The situation in the mid 1700s was so dire that Chiswick resident William Hogarth prepared a marvel of early social campaigning by publishing his two prints, Beer street and Gin lane. Both are depictions of an urban social scene, but where Beer street is a merry scenery populated by plump, happy fellows (and the pawn shop has gone out of business), Gin lane is The Walking Dead meets I Am Legend. Everyone’s dead or on its way to the Pearly gates: a rotting hooker is doing the business whilst her infant son is falling down a flight of steps; a man has hanged himself in a squalid attic and, obviously, the pawnbroker is making big money with people selling the tools of their trade for the sake of buying more poisonous gin.
Exhausted, the Parliament promulgated the 1751 Gin Act, which basically made it impossible for bootleggers to continue their approximate – and often deadly – trade. Industry consolidated, leaving a few big players to make gin according to the laws, starting firms that are household names to this date: Gordons, Hendricks, Tanquerary.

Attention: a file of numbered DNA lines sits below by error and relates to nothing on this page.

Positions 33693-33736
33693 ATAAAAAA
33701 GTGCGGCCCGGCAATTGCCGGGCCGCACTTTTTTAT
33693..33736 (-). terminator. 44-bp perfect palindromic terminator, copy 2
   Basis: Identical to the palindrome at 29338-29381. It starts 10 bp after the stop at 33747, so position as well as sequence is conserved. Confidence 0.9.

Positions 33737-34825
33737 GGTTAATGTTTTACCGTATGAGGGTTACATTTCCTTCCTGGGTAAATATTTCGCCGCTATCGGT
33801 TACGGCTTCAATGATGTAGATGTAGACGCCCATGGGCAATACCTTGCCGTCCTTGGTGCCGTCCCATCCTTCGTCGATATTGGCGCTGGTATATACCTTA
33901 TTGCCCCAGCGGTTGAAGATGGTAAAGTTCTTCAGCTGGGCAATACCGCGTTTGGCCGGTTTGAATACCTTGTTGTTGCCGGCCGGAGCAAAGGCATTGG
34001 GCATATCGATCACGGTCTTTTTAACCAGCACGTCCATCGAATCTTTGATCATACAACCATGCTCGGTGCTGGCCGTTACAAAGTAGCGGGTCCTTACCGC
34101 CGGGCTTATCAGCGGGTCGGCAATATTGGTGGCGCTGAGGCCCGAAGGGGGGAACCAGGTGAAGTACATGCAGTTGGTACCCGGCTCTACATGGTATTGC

Gin remained a drink with a bad reputation, confined to be gurgled by the unwashed masses in the slums, or below the decks of the Navy’s ships, until the crucial invention of tonic water. The drink, made to allow the fair-skinned Brits to have half a chance of surviving a dry season in the Indian plains, coupled perfectly with gin so that gin-based cocktails became the drink of choice of the élite, a status retained well into the XX century as drinkers and barmen crossed the Atlantic, refugees from a Prohibition-stricken America.
After WWII gin somehow lost its fashionable status, ending up relegated in the back of the drinks cabinet. The fact that most gins were undrinkable pigswills smelling of aftershave and good to clean up wounds (been there, done that) didn’t really help, I suppose.